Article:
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euro bank. back to you. >> little jealous, simon, going to greece. >> up next lululemon, the stock absolutely tanking following its quarterly results and outlook a day after its founder and biggest shareholder turned on the company's board. so what is next for this company and for the stock? more on that after the break. oh my god! look. you need to see this. show 'em the curve. ♪ do you know what this means?
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welcome back to "squawk on the street." u.s. oil prices are hitting a one-year high and now this on worries the escalating tension and violence in iraq could disrupt oil prices and al qaeda splinter group is making rapid advances toward the capital city
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of baghdad in iraq. right now west texas intermediate on the top part of your screen also in that chart right there, just about $106 per barrel. as for energy related stocks, the big ones, exxon mobil, chevron, several oil services companies like halliburton, schlumberger, baker hughs, all moving higher, green arrows across the board. the higher oil prices impacting the airlines as well. look at american, delta, united, continental, southwest, jetblue, all down between 4 and 6%. right now southwest and delta, sara, among the two worst performers in the entire s&p 500. back over to you guys. >> all right. thanks, dom, for pointing out the ripple effect. speaking of airlines a question for you, which is worse? airline travel or the dmv? that's the question we asked in a cnbc -- >> can there be a tie? >> economic survey. can it be a tie, steve liesman? he has the results at hq. >> who asked that? >> scott wapner. >> he's a spoiler.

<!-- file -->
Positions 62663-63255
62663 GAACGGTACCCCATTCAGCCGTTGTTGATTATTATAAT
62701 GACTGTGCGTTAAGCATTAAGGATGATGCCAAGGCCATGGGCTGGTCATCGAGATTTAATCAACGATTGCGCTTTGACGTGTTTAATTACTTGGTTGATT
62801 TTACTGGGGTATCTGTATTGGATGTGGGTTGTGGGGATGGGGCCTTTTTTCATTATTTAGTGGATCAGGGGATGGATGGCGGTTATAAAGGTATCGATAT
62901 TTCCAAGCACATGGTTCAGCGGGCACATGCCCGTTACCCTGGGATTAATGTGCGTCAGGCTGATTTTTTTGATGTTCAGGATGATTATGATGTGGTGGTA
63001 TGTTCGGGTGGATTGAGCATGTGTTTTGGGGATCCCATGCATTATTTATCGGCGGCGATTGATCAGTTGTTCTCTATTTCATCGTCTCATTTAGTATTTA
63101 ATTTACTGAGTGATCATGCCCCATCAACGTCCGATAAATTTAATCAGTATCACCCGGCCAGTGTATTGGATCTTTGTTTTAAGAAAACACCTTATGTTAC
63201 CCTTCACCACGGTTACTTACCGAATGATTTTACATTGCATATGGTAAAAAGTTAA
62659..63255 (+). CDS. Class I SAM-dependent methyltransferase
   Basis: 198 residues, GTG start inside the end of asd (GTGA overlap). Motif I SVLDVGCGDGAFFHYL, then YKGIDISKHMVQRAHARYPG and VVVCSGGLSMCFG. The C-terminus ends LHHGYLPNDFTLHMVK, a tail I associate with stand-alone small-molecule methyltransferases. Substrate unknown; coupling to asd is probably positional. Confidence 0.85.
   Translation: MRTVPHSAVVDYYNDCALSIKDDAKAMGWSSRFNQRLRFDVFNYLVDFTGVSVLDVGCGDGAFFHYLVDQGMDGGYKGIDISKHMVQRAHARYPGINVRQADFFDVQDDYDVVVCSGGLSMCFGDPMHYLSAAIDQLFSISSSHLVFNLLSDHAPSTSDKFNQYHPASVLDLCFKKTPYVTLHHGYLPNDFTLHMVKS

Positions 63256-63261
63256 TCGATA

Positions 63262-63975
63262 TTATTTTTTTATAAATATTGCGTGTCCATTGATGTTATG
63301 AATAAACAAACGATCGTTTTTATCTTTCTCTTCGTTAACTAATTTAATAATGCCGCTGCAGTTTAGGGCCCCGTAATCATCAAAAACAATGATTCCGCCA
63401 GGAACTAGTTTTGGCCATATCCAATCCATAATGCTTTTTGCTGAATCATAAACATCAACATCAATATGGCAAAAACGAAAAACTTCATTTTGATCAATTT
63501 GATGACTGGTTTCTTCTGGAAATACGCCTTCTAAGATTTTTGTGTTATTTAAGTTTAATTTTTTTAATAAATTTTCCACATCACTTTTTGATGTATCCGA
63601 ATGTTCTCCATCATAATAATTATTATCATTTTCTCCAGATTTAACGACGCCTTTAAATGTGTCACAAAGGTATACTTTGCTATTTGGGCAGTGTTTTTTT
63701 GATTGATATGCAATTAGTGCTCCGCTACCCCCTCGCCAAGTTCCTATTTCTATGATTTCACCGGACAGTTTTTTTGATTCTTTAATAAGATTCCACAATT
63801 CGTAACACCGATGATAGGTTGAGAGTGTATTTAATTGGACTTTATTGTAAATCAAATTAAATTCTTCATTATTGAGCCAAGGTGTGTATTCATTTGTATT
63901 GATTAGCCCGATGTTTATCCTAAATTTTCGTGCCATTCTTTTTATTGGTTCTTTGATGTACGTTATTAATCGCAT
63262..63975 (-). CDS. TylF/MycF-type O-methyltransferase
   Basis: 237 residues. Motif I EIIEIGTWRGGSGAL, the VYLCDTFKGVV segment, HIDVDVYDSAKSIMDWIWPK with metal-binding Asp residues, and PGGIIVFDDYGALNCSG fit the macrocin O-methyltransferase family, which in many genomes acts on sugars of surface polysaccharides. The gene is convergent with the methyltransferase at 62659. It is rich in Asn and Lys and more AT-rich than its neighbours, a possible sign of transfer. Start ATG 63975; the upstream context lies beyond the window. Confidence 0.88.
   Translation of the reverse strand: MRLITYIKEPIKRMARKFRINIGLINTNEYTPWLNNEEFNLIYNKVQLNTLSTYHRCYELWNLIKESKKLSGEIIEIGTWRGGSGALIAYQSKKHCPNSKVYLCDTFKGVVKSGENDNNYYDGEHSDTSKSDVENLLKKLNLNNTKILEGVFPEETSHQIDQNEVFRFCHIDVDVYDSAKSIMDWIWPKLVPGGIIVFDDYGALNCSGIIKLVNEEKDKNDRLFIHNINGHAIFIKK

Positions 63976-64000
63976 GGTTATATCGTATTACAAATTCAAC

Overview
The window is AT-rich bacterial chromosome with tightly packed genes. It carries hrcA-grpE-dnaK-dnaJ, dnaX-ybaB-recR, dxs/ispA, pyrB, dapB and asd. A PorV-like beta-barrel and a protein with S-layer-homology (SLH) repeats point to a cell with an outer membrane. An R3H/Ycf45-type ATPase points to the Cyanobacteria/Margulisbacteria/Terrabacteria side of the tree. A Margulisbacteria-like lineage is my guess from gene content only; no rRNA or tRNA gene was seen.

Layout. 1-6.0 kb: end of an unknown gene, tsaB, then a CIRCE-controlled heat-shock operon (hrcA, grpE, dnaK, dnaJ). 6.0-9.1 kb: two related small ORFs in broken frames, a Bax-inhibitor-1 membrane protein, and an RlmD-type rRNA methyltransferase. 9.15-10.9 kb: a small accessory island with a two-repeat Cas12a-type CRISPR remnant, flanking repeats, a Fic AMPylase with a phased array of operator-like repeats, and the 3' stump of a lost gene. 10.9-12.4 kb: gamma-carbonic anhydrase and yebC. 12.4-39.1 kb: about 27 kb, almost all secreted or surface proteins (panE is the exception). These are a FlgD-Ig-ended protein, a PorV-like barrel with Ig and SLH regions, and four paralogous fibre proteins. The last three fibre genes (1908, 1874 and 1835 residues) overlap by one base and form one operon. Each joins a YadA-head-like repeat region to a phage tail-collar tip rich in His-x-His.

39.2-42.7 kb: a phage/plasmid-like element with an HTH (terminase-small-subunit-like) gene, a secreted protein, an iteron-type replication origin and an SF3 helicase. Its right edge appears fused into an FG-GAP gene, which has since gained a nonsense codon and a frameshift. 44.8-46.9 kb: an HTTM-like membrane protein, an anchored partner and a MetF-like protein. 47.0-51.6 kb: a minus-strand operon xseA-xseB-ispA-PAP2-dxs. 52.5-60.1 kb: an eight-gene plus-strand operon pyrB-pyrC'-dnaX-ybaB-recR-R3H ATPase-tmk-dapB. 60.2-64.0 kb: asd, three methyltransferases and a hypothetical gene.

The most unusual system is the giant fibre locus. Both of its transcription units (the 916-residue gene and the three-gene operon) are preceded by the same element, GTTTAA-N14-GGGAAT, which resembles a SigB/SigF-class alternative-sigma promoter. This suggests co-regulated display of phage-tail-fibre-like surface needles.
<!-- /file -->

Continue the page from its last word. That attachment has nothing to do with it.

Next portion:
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ever sit in the airport or one of those crowded planes and say to yourself i would raetser be doing -- i don't know walking on a bed of hot coals. would you rat rather be at the dmv or at an airport. a tie. 12% say it's equally bad, 40% say it's worse to be in an airport. 2% within the 3.5% margin of error say that the dmv is worse. we drilled down into this issue of air travel and asked people, is air travel enjoyable, bearable, unenjoyable or awful? you can see the plurality at bearable with only about 25% saying it's enjoyable. this is what's interesting. if you zero in on the unenjoyable and awful, that's 27%, folks. could you imagine a restaurant remaining in business? that 27% of their clients said it's unenjoyable or awful. i think at least in new york city that restaurant would be out of business quickly or any
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service business at all. where are the problems? here's air travel, the good, the bad and ugly. notice a net favorable minus those who say unfavorable. nothing gets above 70%. flight on time and service do the best. only 31% on service are very positive. schedule convenience okay. here's writ starts to go downhill. security not necessarily in the purview of the airlines themselves, crowded planes, seat size and they really hate those fees. guys, so when it comes to whether or not we can fix this there are obvious areas where the airlines could concentrate. here's the question that a lot of people want to know. airlines making money now, and the -- the flyers are not as satisfied as they used to be. dids they things go in opposition or can we get them both right. the airlines make money and the customers be happy? >> no. >> take advice from your survey. >> no. >> making money is because